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Our coverage of the 2018 Dirty Kanza 200 is brought to you in part by Panaracer.

Our coverage of the 2018 Dirty Kanza 200 is brought to you in part by Panaracer. Check out its line of gravel tires for your next adventure.


Although Cannondale does not specifically sponsor a gravel racing team, the green machine had an impressive roster of athletes at the Dirty Kanza last weekend. Cannondale p/b CyclocrossWorld cyclocrosser Kaitie Keough and former road pro and now-embassador Ted King headlined a team that also included Ayesha McGowan and Amber Pierce.

The mix of current and former pros enjoyed the laid back gravel vibe on Friday, mixing in a game of cornhole while hanging out at the Cannondale tent.

Keough and her teammates were relaxed on Friday before the race. © Z. Schuster / Cyclocross Magazine

Keough and her teammates were relaxed on Friday before the race. © Z. Schuster / Cyclocross Magazine

The team may have had some fun on Friday, but on Saturday during the Dirty Kanza 200 race, the green machine was all business. Keough took home the win in her first ever gravel race, and King returned to the top as King of Dirty Kanza after a flat-marred 2017 race.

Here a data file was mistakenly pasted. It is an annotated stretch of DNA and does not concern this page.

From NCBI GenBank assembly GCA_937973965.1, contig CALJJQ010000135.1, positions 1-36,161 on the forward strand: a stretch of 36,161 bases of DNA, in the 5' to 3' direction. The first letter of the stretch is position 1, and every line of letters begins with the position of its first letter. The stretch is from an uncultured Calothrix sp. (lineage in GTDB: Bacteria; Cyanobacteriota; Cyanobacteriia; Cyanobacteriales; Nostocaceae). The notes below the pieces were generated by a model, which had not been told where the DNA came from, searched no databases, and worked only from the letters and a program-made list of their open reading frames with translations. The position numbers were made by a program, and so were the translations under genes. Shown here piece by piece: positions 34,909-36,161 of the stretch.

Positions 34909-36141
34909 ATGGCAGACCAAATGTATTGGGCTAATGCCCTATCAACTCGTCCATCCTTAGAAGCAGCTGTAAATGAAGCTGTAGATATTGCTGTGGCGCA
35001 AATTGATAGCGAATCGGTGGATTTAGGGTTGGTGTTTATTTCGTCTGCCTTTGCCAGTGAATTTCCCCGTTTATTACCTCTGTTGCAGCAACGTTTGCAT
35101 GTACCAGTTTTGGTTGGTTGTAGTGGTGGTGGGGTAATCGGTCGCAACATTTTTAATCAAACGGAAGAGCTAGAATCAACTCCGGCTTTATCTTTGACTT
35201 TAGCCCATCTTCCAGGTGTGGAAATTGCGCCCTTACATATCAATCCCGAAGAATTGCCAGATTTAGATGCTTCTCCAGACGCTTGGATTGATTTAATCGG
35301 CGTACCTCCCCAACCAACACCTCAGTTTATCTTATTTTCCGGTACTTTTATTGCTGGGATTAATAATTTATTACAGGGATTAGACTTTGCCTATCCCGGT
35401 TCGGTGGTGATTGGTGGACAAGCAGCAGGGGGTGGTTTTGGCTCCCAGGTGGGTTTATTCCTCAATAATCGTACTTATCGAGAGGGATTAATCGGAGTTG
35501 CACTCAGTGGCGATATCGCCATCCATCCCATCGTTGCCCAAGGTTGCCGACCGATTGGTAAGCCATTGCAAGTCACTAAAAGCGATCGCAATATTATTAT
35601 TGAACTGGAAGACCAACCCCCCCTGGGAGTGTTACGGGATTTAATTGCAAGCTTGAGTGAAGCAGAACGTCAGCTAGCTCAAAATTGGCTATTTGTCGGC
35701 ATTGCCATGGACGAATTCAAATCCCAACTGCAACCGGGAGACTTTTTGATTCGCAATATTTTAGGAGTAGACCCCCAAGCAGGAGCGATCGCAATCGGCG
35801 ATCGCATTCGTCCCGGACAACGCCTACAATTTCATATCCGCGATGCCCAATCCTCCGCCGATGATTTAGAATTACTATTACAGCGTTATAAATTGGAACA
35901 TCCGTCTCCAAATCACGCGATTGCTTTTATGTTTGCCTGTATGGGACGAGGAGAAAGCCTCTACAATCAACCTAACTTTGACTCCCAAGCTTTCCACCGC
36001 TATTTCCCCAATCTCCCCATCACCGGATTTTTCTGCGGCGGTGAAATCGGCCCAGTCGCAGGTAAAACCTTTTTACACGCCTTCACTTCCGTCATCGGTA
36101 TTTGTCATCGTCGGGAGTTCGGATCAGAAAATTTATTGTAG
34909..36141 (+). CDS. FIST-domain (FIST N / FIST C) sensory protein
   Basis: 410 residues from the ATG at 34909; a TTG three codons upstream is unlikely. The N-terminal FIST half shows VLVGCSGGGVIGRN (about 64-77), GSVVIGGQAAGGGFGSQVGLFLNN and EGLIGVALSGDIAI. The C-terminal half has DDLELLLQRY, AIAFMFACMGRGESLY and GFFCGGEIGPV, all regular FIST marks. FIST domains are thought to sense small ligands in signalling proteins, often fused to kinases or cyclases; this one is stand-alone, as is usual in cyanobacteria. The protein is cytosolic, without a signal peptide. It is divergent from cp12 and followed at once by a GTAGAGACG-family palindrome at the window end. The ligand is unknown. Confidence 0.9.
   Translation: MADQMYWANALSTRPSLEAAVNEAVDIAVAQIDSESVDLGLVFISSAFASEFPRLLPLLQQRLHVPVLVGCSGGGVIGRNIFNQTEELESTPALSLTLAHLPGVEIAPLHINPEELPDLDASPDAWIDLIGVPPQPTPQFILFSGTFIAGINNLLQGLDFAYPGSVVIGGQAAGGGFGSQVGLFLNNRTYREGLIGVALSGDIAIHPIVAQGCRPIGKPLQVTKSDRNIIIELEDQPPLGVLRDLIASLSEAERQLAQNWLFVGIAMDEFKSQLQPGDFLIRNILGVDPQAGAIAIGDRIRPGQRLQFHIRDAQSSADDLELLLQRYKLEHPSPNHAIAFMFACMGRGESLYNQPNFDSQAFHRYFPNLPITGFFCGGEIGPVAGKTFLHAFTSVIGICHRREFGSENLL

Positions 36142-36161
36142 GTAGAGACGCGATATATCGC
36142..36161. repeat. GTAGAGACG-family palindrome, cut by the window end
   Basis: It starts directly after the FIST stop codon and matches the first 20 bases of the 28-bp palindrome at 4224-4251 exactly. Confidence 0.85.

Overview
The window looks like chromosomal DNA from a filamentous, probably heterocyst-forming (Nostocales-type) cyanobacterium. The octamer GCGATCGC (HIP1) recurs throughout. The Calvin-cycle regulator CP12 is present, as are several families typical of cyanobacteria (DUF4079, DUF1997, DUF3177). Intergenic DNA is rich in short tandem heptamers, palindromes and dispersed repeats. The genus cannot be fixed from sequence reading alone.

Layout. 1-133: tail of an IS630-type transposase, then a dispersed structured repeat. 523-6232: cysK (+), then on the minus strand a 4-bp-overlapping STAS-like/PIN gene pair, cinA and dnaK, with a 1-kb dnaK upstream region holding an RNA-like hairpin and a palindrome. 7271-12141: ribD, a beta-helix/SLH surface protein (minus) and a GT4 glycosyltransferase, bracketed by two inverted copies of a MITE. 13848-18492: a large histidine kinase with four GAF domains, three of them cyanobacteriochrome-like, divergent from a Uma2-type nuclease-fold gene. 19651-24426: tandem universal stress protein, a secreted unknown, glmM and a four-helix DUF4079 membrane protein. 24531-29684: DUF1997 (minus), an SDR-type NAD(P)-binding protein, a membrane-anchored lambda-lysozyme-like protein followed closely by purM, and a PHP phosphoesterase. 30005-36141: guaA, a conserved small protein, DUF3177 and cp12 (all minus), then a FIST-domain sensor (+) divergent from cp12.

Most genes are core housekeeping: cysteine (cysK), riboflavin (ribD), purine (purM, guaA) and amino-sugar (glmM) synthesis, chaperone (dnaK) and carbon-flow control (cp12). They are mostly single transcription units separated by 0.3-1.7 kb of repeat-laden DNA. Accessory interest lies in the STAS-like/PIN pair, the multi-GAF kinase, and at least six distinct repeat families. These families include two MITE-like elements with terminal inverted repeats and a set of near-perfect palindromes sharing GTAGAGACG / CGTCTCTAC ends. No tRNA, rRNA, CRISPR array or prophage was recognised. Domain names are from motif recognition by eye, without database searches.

With the win, King joined his fellow Velocio athlete Olivia Dillon in winning a gravel race over the weekend. Josh Berry also raced in a white Velocio kit, leading some observers to assume King and runner-up Berry were teammates working together. (They are not, but they are friends!)

When we chatted with Keough earlier this year, she said she planned on using the Cannondale SuperX cyclocross bike that guided her to a sixth-place finish at the 2018 Cyclocross World Championships. She came through on her promise, riding the SuperX to the Queen of Dirty Kanza title.

Kaitie Keough's 2018 Dirty Kanza 200 Cannondale SuperX. © Z. Schuster / Cyclocross Magazine

Kaitie Keough’s 2018 Dirty Kanza 200 Cannondale SuperX. © Z. Schuster / Cyclocross Magazine

King also opted for a more aero SuperX cyclocross frame to guide him to his second DK200 title.

Ted King's 2018 Dirty Kanza 200 Cannondale SuperX. © Z. Schuster / Cyclocross Magazine

Ted King’s 2018 Dirty Kanza 200 Cannondale SuperX. © Z. Schuster / Cyclocross Magazine

Today, we profile the two winners’ Cannondale SuperX bikes, looking at what is the same and what is different.

Kaitie Keough’s DK200-Winning Cannondale SuperX

The last time we profiled Keough’s Cannondale SuperX, the year was 2011 and the up-and-coming star had just won the 2011 U23 Cyclocross National Championship. Her bike then had cantilever brakes, quick releases and in-line brake levers.